This was the result.
Enjoy, and make sure to enter the contests, and check out Sean's latest book, You Killed Wesley Payne, available February 1st from Little, Brown Books for Young Readers.
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A Post About Rats Would Be Fun
When I was in college I thought I might want to get into acting. So, I signed up for THEATER 1 and showed up in the barn where classes were held. People were sitting in a circle, staring at one another. Many wore black turtlenecks, goofy hats, and loose-fitting pants like they were preparing to do a performance of On The Road-The Yoga Edition. I was wearing jeans and a I Wanna Be Your Dog tour shirt. The teacher, a Very Serious Woman with a Very Short Haircut immediately announced that the class was overbooked and fifteen people had to go. She said “anyone who does not feel passionately about acting should just leave.” Five people gulped, got up, and left. The teacher said “anyone who does not know who Bertolt Brecht is, should just leave.” She spit when she said this. A fleck landed on my Chuck Taylor. I did not wipe it off. Meanwhile, five more people who had not heard of Brecht got up and left. “Okay,” the teacher said, “We’re going to go around the room. Everyone’s going to explain why they deserve to be in this class more than anyone else. Then I’ll decide who should stay.” A very pale blonde girl started things off, talking about her experience in summer stock and having done various commercials, including one where she acted next to an animated stork and pretended to really love Vlasic pickles. She was allowed to stay. Around the room it went, people laying out impressive acting credits and histories. Four more people got up and left even before their turn. That meant there was still one spot open. And it was my turn. I had zero acting experience. I was fairly sure I didn’t even want to take the class anymore. But I also didn’t want to walk out with my tail between my legs. So I stood up, anguished. I talked in a quavering voice about how unfair the whole process was, and how the teacher was demeaning all of us. I choked back a sob, insisting that my whole life all I’d really cared about was acting, my one true love. Then I bent over, unable to speak. A few people consoled me a bit, saying things like “hey, it’s okay, man” and “It’s just a class, dude.” I could tell by the tone in their voices that they were mostly glad I was going to be the next to go. The teacher was about to say something, when I stood up and smiled. I hadn’t been crying at all. I said “I don’t know if I deserve to be in this class, but that’s the best I can act.” I walked back to my chair, crossed my legs, and played with my shoelace. A few people clapped. I made it into the class.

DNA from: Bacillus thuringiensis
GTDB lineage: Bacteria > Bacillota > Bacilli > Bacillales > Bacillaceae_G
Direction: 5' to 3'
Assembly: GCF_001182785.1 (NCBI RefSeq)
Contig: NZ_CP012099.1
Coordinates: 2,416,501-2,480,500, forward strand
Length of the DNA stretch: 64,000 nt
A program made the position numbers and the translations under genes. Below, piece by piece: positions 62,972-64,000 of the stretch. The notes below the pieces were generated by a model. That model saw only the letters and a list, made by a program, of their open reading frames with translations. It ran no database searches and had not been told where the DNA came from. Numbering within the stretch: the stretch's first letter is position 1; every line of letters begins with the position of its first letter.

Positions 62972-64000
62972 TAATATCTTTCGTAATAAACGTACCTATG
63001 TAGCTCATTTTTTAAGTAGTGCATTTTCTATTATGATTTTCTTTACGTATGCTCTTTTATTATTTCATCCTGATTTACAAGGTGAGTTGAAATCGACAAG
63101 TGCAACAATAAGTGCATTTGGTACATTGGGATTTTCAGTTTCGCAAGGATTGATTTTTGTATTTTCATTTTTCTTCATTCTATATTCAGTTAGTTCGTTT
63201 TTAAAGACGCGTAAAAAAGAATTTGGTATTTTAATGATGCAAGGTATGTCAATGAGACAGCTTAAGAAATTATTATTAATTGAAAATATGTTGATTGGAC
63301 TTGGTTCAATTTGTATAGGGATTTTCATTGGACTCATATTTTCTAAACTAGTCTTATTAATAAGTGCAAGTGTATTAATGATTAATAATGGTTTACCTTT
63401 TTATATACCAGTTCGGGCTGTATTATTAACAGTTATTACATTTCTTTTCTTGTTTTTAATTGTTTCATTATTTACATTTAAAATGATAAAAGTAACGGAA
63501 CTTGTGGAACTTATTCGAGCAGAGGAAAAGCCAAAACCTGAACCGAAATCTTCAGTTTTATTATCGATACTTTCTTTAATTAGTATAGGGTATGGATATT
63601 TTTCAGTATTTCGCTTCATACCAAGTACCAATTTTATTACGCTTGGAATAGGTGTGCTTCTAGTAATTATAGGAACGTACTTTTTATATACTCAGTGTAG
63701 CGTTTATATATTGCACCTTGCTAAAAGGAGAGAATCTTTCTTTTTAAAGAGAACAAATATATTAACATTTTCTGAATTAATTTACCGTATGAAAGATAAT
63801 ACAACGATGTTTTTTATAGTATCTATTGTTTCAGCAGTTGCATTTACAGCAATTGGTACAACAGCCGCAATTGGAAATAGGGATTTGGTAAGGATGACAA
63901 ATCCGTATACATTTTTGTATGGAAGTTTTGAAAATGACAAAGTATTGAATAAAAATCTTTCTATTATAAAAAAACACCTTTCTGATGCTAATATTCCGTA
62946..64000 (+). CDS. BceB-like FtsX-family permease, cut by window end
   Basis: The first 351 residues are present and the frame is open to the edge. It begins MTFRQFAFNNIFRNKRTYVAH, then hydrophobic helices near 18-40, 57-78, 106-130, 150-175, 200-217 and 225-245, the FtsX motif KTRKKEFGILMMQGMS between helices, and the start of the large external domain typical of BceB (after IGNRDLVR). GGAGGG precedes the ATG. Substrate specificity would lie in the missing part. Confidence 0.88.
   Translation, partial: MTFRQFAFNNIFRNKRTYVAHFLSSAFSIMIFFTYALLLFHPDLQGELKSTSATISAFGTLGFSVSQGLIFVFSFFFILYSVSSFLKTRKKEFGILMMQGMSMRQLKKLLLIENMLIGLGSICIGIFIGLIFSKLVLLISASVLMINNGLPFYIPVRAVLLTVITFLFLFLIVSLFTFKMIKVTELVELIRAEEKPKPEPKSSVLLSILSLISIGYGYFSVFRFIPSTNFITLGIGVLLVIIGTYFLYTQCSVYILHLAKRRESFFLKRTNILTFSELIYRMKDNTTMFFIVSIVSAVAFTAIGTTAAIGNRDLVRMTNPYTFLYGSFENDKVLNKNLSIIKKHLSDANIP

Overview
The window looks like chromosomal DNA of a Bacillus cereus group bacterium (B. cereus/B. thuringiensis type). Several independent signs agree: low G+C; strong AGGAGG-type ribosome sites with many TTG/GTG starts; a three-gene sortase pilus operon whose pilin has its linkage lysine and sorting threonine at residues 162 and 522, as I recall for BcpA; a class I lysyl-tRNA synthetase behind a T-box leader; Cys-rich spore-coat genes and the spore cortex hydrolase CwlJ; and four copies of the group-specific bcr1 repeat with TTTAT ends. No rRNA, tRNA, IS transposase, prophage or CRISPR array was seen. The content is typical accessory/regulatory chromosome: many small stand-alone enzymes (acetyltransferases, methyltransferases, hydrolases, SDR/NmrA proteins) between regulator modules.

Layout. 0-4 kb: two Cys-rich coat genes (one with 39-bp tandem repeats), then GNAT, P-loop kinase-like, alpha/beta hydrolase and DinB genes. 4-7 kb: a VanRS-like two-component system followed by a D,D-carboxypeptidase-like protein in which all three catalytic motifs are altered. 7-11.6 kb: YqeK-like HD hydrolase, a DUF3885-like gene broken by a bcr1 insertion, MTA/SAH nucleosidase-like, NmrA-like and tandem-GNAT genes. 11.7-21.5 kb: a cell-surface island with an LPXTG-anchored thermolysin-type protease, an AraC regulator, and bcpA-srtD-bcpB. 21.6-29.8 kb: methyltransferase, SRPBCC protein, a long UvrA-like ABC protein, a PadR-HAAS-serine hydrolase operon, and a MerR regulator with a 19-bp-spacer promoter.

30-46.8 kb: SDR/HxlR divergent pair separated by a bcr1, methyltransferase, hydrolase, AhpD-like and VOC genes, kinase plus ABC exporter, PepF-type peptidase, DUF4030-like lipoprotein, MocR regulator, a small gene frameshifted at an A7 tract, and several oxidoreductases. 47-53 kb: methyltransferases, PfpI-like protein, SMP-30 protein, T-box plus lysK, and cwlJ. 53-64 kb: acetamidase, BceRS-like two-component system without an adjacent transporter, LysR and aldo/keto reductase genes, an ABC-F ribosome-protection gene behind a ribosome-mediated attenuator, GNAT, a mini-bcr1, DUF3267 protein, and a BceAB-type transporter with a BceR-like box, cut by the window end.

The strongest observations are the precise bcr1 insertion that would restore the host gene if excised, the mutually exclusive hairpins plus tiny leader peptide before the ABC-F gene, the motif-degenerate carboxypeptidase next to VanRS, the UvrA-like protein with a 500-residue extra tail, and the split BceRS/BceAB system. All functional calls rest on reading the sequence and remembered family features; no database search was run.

How is it possible that I once possessed that much arrogance, as well as that level of self-control? Did I really even do that? It seems impossible to me now. At any rate, that semester we did a rendition of the play The Pied Piper of Hamelin. I was cast as the piper, and every day we rehearsed. I led my classmates again and again through the set, all of them wearing tails and glued-on whiskers, baring their teeth and walking on all fours, reading their lines, following my flute in a long line of method-acting rats.
If you'd like to check out Sean's writing, make sure to enter the two contests listed at the top! Also, check out the You Killed Wesley Payne website, where you can print a cool bookmark that looks like this: